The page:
Did you know when you decided to grow a beard it would involve so much maintenance? In the beginning, when your beard is just growing out, it is itchy. Later it can be unruly and hard to manage. Sometimes the skin beneath the beard gets dry and flaky, and you can develop ‘beardruff’ or dandruff of the beard. Or your facial skin can break out in rashes or blemishes under the beard. Here at bestshavingsolution.com we are not only concerned about giving you the very best shaving solutions but also in helping you care for your beard when you stop shaving and grow one.
There are commercially available beard balms, and that may be the route you want to go. But if you care about using only the best, most natural ingredients on your skin and hair or if you have sensitive skin, if you have a penchant for DIY projects, and if you like to save money, you’ll enjoy trying out these three home beard balm recipes. You’ll feel the pride of having created it yourself every time you use your beard balm, and you’ll save money in the long run by making your own supply.
Homemade beard balm also makes a unique and thoughtful gift.
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What is Beard Balm?
There are three kinds of products you will want to consider in caring for your beard. One is beard oil which is used mostly to bring out the softness of your beard. Another is beard wax, a thick, pomade-type product used for styling and shaping your beard. Right in the middle is beard balm. Beard balm, like beard oil, softens the beard, and like beard wax, helps with styling and managing stray hairs. It also moisturizes the face and neck skin and conditions the hair of your beard like a leave-in conditioner. The ingredients in our beard balm recipe can also heal and soothe your skin.
Beard balm has very simple ingredients and once you initially set up your creation station is simple to make on your own. Most of the ingredients in beard balm have a long shelf life, so you can buy in bulk and make a new batch when you need to.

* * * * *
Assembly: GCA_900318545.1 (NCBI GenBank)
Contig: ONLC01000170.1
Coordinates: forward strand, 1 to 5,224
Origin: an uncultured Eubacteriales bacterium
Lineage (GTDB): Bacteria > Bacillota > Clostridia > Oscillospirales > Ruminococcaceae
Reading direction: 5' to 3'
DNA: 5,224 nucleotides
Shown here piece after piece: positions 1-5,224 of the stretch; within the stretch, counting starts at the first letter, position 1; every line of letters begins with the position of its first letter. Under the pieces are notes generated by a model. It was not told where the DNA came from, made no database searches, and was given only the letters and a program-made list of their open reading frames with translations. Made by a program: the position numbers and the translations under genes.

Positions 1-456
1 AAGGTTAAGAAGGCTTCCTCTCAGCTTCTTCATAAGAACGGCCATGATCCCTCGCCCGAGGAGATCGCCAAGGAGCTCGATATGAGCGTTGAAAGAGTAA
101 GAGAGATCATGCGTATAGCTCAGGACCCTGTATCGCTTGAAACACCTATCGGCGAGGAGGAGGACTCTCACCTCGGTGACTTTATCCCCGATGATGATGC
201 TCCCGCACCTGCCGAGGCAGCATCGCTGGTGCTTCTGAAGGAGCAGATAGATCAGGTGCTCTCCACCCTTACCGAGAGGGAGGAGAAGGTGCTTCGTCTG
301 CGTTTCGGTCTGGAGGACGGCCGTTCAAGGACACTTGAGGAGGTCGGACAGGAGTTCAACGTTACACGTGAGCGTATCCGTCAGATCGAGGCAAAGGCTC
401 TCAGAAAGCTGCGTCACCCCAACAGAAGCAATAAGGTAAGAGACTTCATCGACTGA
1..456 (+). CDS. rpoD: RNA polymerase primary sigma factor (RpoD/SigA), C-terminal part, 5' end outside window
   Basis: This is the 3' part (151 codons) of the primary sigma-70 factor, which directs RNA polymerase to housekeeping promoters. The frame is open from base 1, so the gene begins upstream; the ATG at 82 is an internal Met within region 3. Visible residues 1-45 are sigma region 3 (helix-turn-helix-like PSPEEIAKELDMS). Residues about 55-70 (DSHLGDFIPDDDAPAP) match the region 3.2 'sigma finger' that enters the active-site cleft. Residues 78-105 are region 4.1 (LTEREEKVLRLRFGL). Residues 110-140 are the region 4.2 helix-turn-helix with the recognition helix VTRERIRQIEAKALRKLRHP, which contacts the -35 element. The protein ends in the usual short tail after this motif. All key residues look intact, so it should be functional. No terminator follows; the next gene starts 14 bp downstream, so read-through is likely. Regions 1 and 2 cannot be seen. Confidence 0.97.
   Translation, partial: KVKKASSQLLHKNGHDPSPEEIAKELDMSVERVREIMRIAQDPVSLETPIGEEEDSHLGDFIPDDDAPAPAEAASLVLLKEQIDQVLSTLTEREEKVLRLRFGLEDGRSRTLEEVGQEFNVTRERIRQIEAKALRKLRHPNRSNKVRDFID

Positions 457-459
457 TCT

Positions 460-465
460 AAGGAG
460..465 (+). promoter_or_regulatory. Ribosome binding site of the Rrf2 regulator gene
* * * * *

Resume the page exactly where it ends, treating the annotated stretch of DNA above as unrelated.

Common Ingredients and Necessary Supplies
Storing Your Beard Balm
You will need tins to store your beard balm when you make it, and this may be the most difficult supply to find. Make sure you purchase aluminum tins. Plastic or glass containers are not suitable for this project because you will pour hot beard balm into the storage containers. Plastic might melt and contaminate your beard balm. Glass might shatter from the heat.
Purchase your storage containers in advance. Wash them out and have them ready before you start. Here is an example of a good beard balm container. You might also consider reusing tins from commercial beard or pomade products you or your friends have used before you discovered the joy of making your own product. Candle making and soap making supply shops and websites may also carry good storage tins.
Supplies – Utensils
Some of the ingredients of homemade beard balm are difficult to wash off of your cooking utensils. So it’s a good idea to have a set of supplies that you use just for making beard balm.
You will definitely need:
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A metal spoon for stirring.
- A container for melting ingredients (see below)
- An old towel for wiping up spills (NOTE: You cannot use this towel again except for other craft projects)
You might also need:
- A sharp knife to cut up bars of wax
- Eye droppers if your essential oils don’t come with droppers
- A small funnel for adding carrier oils to the mix
Your melting container: The best container to melt and mix your ingredients in a double boiler. You can buy a double boiler in a kitchen supply store, or you can make one out of an old pot you won’t be using again for food preparation. A double boiler is a two-level pot made of a deep pot that has direct contact with the heating surface, and a smaller pot or metal bowl that fits on top. You put water in the bottom part and bring the water to a boil. The ingredients in the upper part get heated through the boiling water beneath.
Using a double boiler ensures that you won’t scorch the ingredients, but only melt them into their liquid state. This is important for the best quality of beard balm.